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What are functional seizures? (Non-epileptic seizures)

Functional seizures are a type of functional neurological symptom. Many different words are used for functional seizures. The more commonly used terms include non-epileptic seizures, non-epileptic attack disorder (NEAD) non-epileptic events, dissociative seizures, pseudo seizures, pseudo-epileptic seizures, psychogenic seizures, or conversion seizures.

Some of these names can be offensive, none are perfect. Having so many different names for the same condition can be very confusing. However, all the names describe the same thing: attacks, which look similar to epileptic seizures, but are not caused by abnormal electrical activity in the brain (epileptic activity).

Functional seizures are experienced by around 2 or 3 people in every 10,000. This means that in a typical town with around 300,000 people (such as Cardiff, Wigan or Doncaster) there will be about 60-90 people who have functional seizures.

Of all the people who come into hospital with attacks, which do not settle quickly, nearly half turn out to have functional seizures.

About 1 in 6 people newly referred to specialist blackout clinics turn out to have functional seizures.

Symptoms of functional seizures

Functional seizures often look like epileptic attacks or fainting spells but there are often clues in the description such as:

  • Very frequent, prolonged attacks
  • Those in which the body movements come and go
  • Attacks where the person is emotionally upset afterwards

Like epileptic seizures, functional seizures can cause blacking out, collapsing, injuries and loss of bladder control. Functional seizures are not consciously produced to achieve something.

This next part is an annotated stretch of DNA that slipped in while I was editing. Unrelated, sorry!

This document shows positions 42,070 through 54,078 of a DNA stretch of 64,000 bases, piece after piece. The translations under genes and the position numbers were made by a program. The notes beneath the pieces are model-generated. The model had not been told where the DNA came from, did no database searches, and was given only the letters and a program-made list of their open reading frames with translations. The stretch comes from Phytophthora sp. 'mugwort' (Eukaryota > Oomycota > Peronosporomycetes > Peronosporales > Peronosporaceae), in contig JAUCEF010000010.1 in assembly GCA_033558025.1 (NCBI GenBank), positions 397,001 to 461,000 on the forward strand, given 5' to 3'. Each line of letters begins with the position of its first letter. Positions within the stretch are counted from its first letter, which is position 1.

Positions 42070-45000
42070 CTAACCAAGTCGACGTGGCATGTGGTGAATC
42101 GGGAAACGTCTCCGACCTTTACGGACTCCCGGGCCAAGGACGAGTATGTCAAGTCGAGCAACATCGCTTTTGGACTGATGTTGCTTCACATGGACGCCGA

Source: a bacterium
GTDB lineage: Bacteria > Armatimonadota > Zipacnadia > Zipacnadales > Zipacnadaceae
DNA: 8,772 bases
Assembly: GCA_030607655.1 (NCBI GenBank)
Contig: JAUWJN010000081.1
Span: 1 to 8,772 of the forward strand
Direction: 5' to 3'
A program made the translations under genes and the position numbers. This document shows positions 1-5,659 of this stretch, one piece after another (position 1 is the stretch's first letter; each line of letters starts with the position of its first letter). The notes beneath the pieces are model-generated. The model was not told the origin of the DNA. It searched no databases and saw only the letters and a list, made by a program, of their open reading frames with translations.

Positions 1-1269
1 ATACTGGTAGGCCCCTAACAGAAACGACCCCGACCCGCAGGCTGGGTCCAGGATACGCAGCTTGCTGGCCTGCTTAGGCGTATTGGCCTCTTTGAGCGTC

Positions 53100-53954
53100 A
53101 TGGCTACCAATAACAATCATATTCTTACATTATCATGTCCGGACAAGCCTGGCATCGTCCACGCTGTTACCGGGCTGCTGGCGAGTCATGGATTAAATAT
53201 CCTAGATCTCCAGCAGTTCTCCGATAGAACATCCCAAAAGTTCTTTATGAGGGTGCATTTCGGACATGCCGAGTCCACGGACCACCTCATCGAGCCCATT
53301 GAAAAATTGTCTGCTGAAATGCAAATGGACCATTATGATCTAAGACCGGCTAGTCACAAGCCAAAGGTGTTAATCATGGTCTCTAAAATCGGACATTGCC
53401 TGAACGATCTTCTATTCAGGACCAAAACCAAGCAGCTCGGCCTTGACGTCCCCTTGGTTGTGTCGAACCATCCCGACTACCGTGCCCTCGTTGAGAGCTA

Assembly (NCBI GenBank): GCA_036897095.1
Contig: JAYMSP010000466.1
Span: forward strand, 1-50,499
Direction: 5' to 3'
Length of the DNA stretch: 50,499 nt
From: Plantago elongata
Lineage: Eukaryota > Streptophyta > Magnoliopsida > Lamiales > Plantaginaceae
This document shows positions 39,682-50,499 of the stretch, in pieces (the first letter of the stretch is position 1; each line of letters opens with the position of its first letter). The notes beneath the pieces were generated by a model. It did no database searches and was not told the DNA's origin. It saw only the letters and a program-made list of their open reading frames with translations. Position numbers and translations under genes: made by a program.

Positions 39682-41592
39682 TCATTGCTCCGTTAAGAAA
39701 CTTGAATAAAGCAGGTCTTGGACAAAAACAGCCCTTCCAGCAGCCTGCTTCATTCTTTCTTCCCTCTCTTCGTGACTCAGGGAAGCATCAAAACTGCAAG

Better knowledge of functional seizures means they can now be identified more easily.

How are functional seizures diagnosed?

It is important to realise that the diagnosis of functional seizures and other seizure disorders is often a gradual process rather than a single event. The information available to the doctor about a first blackout is often limited. The diagnosis may become clearer as more events are observed and described. Most people with functional seizures are initially misdiagnosed as having epilepsy.

Specialists in treating functional seizures (such as neurologists) can sometimes tell what type of attacks you have when you or a witness describe the attacks in detail. Although functional seizures resemble epileptic seizures, there are small but important differences in how the person having attacks, or witnesses describe these.

Video recordings (for instance on a mobile phone) or photos of a typical attack can be very helpful to the doctor to make the correct diagnosis. Seizure experts can accurately diagnose nine out of ten seizures if they have access to a video recording of a seizure, or have observed a seizure.

Depending on the nature of your attacks, other tests can be helpful including brain scans, blood tests, and heart recordings. These tests may be carried out to look for other causes of blackouts. However in some cases no further investigations are necessary when a seizure expert has heard a description of your attacks.

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